Cutforth, Lipsitz recall favorite on-screen moments
Jane Lipsitz and Dan Cutforth have produced many hours of television over a 10-year period. They recall a handful of their favorite on-screen moments.
THE BROTHERS VOLTAGGIO
Brothers Bryan and Michael Voltaggio faced off in the finale of the sixth season of “Top Chef” and anxiously stood side by side waiting to find out who had won. “To have two brothers standing there waiting to find out their fate was very Shakespearean,” Lipsitz recalls.
BARELY GETTING THERE
In the season three premiere of “Project Greenlight,” director John Gulager arrives at the hotel to pitch Ben Affleck, Matt Damon and Chris Moore in a jalopy of a car. The valet can’t start the car and eventually gets out, slams the door and walks away.
FORGET ABOUT IT
From season two of “Last Comic Standing,” contestant Tammy Pescatelli starts talking about how she is Sicilian and is plotting revenge on someone who had wronged her. “It literally looked like she was going to go off and kill someone,” says Cutforth.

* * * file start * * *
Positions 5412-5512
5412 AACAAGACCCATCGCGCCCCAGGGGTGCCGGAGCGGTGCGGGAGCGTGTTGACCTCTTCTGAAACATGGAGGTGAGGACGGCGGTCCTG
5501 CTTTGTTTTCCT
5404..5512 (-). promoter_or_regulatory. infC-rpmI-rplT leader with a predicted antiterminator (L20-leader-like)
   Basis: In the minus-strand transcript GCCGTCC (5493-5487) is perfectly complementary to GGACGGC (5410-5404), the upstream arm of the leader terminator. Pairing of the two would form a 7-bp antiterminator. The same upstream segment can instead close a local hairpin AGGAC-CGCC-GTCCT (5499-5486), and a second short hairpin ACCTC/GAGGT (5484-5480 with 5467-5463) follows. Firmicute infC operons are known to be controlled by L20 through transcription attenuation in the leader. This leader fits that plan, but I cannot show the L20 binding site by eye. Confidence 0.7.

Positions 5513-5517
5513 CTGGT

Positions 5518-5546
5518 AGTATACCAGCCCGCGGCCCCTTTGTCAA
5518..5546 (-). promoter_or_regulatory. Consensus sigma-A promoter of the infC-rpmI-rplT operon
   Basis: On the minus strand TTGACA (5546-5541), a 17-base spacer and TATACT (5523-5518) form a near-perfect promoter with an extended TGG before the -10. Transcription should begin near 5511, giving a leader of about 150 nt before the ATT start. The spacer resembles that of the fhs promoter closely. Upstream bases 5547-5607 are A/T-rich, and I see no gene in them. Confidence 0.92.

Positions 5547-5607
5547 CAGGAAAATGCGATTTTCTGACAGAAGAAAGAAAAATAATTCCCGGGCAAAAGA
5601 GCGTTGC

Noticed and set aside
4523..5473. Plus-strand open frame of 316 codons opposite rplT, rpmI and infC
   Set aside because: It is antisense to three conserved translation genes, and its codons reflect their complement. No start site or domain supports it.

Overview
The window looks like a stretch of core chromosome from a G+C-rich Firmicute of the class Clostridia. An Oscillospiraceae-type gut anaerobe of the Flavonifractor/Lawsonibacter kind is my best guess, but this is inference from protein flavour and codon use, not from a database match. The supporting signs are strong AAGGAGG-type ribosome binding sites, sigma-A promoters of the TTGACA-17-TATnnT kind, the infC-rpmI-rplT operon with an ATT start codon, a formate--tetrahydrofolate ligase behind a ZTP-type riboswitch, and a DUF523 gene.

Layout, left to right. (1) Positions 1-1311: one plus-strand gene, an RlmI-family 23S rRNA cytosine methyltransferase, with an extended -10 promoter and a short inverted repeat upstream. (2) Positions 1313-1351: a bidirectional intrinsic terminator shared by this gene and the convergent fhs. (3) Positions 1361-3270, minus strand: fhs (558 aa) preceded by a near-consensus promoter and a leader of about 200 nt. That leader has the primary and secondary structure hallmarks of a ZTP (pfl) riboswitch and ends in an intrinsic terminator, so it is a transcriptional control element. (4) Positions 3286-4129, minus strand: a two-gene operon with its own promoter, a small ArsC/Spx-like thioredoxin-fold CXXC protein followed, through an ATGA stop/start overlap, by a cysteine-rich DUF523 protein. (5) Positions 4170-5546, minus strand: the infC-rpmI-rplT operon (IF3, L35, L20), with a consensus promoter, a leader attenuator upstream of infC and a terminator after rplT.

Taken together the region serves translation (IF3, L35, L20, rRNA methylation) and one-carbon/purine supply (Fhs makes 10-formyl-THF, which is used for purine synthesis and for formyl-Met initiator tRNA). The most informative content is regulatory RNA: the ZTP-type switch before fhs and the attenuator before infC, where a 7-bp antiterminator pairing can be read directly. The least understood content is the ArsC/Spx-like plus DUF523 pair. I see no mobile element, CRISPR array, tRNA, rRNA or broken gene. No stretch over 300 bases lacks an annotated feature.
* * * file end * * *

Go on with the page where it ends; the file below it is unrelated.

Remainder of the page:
MAKE IT WORK
The first season finale of “Project Runway” was a fashion show at Bryant Park. Lipsitz started to cry: “I just felt so much for the designers and how huge an opportunity this was. It really resonated with me how life-changing some of these opportunities can be for them.”
On “The Real L Word” transition from a very graphic sex scene into a Passover seder.
David LaChapelle was the guest judge on the first season finale of “Work of Art,” and began crying when observing the gallery shows of the three finalists.
Tamar Braxton’s creating a dot-com vocabulary on “Braxton Family Values” and telling her husband, “It’s not fair-com.”
Lipsitz’s efforts in Hawaii for the preem for “Treasure Hunters” were an unmitigated disaster. “We were on a boat and our producers were getting seasick, people were lying on the ground and we had all the contestants running around,” she recalls.
In “Bands on the Run,” one of the musicians finds out that his father has died and he’s forced to decide whether to go home or remain with the band. He decides to stay and the band rallies around him. “It sort of defined the show,” Cutforth says. “It showed how important these bands really were to these people.”
Flying into Chicago with four bands for the first episode of “Band on the Run.” Remembers Cutworth: “It felt like the lunatics had taken over the asylum. I could not believe that we were in charge of all this. It took me two weeks to calm down.” Adds Lipsitz: “It was sheer terror and incredible excitement at the same time.”
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